“You will rejoice to hear that no disaster has accompanied the commencement of an enterprise in which you have regarded with such evil forebodings.” (Frankenstein, Page 1, Sentence 1)
“At once a Gothic thriller, a passionate romance, and a cautionary tale about the dangers of science, Frankenstein tells the story of committed science student Victor Frankenstein. Obsessed with discovering the cause of generation and life and bestowing animation upon lifeless matter, Frankenstein assembles a human being from stolen body parts but; upon bringing it to life, he recoils in horror at the creature’s hideousness. Tormented by isolation and loneliness, the once-innocent creature turns to evil and unleashes a campaign of murderous revenge against his creator, Frankenstein” (Goodreads synopsis).
To the modern ear, Mary Shelley’s writing can seem old-fashioned, but the compelling story line makes it a worthwhile read. I read this book in college, and all I remember from it was three things: that I sided with the monster, that it was written during a writing contest between Mary Shelley, Percy Shelley, and Lord Byron, and that Lake Geneva in Switzerland was on my bucket list of places to visit. Rereading it, I found there are so many different subjects to discuss: nature vs. nurture, transcendentalism, and the ethical problems of scientific advancement.
Victor Frankenstein is the actual WORST. I still side with the monster: evil isn’t made, it’s created. At the end of his tale, Victor says: “During these last days I have been occupied in examining my past conduct; nor do I find it blameable” (268). Ummm…what? Excuse me while I go nominate you for worst father figure of the year. The monster entreats Frankenstein to create him a companion (which is incidentally what our captivated captain is also seeking), and says: “I was benevolent; my soul glowed with love and humanity: but am I not alone, miserably alone? (114) Okay, Frankenstein, I get your moral dilemma of not wanting to risk creating another creature…I really do, but there was a third option–you be the monster’s companion! I realize the monster wanted a different type of love, but I’m pretty sure he would’ve accepted this substitute; any love or kindness would have been enough.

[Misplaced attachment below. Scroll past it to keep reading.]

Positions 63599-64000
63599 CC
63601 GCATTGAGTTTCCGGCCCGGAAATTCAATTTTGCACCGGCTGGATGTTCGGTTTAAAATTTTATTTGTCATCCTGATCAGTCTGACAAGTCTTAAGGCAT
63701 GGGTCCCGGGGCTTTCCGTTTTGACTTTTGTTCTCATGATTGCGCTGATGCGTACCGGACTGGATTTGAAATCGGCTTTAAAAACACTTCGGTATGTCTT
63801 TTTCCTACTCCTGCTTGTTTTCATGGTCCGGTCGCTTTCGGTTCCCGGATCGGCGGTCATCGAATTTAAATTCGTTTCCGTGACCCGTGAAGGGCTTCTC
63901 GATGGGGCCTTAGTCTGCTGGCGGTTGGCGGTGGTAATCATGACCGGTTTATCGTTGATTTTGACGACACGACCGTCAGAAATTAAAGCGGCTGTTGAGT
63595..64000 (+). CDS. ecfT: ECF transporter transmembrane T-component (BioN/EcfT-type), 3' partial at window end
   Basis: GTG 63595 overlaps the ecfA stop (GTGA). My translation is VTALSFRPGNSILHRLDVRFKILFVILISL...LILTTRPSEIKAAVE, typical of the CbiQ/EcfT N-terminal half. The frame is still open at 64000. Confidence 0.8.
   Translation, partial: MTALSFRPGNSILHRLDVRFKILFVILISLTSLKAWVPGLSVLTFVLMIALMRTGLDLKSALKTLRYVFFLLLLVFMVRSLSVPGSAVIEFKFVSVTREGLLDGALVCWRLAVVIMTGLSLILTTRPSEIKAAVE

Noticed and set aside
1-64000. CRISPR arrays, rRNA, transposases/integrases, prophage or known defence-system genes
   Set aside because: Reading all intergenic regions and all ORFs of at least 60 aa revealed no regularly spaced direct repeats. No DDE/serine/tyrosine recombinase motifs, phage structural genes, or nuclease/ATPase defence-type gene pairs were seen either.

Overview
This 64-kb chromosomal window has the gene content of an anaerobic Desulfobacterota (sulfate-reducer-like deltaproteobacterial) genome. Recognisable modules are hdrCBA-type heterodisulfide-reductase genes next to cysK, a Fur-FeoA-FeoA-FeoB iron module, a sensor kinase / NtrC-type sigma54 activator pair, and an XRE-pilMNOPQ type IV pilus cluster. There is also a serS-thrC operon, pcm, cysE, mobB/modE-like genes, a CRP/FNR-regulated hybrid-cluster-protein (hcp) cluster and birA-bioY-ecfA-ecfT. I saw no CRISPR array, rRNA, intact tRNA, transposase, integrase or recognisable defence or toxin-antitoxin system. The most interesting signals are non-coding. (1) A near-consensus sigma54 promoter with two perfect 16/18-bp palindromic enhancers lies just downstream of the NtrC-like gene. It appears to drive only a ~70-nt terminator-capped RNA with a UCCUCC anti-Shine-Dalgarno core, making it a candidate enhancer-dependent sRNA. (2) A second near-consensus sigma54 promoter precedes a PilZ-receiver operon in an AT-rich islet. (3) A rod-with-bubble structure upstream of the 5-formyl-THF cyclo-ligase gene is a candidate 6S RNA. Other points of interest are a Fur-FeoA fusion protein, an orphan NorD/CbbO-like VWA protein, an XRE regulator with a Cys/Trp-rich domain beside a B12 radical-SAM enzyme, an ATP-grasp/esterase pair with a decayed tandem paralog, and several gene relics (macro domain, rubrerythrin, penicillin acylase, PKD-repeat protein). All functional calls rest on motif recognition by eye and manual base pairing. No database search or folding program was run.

Both Frankenstein and the monster seek out nature to sooth their souls. The monster says, “My spirits were elevated by the enchanting appearance of nature; the past was blotted from my memory, the present was tranquil, and the future gilded by bright rays of hope, and anticipations of joy” (134). The importance of relationships to the psyche is stressed in this novel, but so too is the need for self-reflection and the need to get away from other people and just be; Frankenstein constantly throws off his companions to go find peace of mind in the wild.
We really hope that everybody reads this book and joins us during the month of October for our Frankenstein-themed events for adults.
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